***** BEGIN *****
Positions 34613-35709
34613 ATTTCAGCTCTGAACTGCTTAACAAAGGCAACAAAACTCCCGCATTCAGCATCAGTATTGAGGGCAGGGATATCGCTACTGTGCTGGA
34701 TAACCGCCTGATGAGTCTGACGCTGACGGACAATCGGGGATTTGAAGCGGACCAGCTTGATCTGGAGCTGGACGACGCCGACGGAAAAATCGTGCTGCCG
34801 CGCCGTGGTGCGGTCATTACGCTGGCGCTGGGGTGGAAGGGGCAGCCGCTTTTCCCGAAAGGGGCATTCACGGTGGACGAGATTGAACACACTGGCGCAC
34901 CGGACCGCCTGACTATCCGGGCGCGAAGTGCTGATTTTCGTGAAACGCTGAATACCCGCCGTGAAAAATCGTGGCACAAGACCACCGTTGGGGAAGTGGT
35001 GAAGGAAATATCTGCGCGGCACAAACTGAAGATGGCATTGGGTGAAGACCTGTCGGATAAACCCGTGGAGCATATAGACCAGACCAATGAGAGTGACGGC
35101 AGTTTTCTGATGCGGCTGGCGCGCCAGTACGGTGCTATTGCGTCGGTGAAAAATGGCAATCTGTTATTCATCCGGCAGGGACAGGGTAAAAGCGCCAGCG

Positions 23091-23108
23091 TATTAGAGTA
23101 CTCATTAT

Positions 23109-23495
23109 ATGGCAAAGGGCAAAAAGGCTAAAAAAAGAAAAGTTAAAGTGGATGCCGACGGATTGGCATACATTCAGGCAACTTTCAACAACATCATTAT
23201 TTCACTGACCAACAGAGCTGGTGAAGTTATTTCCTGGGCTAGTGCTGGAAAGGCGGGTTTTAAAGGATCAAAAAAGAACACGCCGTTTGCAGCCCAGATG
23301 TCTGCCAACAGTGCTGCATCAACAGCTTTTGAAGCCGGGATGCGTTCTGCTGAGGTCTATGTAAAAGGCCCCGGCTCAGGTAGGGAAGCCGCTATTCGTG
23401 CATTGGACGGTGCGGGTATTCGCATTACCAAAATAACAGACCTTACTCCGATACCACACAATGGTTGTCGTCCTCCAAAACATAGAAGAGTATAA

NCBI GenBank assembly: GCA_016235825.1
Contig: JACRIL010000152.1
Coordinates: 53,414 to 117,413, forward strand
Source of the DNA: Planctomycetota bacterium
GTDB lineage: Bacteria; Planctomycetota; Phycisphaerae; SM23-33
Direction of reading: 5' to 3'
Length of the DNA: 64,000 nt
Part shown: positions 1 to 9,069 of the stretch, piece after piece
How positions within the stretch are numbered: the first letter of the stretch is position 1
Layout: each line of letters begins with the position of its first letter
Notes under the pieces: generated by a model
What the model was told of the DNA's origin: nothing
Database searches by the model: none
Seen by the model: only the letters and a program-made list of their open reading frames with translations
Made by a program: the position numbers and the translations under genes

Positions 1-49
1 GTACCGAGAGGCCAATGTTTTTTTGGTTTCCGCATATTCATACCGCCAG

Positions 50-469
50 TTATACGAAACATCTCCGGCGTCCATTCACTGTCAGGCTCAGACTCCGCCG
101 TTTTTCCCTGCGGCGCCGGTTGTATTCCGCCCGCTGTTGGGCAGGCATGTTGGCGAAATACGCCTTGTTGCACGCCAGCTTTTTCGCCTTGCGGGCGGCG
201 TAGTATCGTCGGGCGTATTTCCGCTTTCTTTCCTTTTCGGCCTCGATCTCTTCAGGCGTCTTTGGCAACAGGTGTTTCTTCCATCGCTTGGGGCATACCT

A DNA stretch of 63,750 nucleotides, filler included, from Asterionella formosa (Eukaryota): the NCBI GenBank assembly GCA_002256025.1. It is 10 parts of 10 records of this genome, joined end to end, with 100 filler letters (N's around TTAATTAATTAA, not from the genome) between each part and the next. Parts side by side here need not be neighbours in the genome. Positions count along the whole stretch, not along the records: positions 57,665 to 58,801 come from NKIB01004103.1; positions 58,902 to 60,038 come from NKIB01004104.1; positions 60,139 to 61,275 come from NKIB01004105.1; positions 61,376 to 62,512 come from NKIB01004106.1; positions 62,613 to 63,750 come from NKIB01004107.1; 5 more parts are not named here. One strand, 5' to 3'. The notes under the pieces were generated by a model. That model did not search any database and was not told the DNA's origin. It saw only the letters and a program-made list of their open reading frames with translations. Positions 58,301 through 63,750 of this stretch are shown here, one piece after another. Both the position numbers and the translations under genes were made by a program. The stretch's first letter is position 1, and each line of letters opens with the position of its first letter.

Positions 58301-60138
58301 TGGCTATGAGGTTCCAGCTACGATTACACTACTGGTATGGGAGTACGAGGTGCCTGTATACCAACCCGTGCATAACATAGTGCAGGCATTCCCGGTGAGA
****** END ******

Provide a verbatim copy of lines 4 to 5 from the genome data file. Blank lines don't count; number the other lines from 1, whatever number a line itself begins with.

34801 CGCCGTGGTGCGGTCATTACGCTGGCGCTGGGGTGGAAGGGGCAGCCGCTTTTCCCGAAAGGGGCATTCACGGTGGACGAGATTGAACACACTGGCGCAC
34901 CGGACCGCCTGACTATCCGGGCGCGAAGTGCTGATTTTCGTGAAACGCTGAATACCCGCCGTGAAAAATCGTGGCACAAGACCACCGTTGGGGAAGTGGT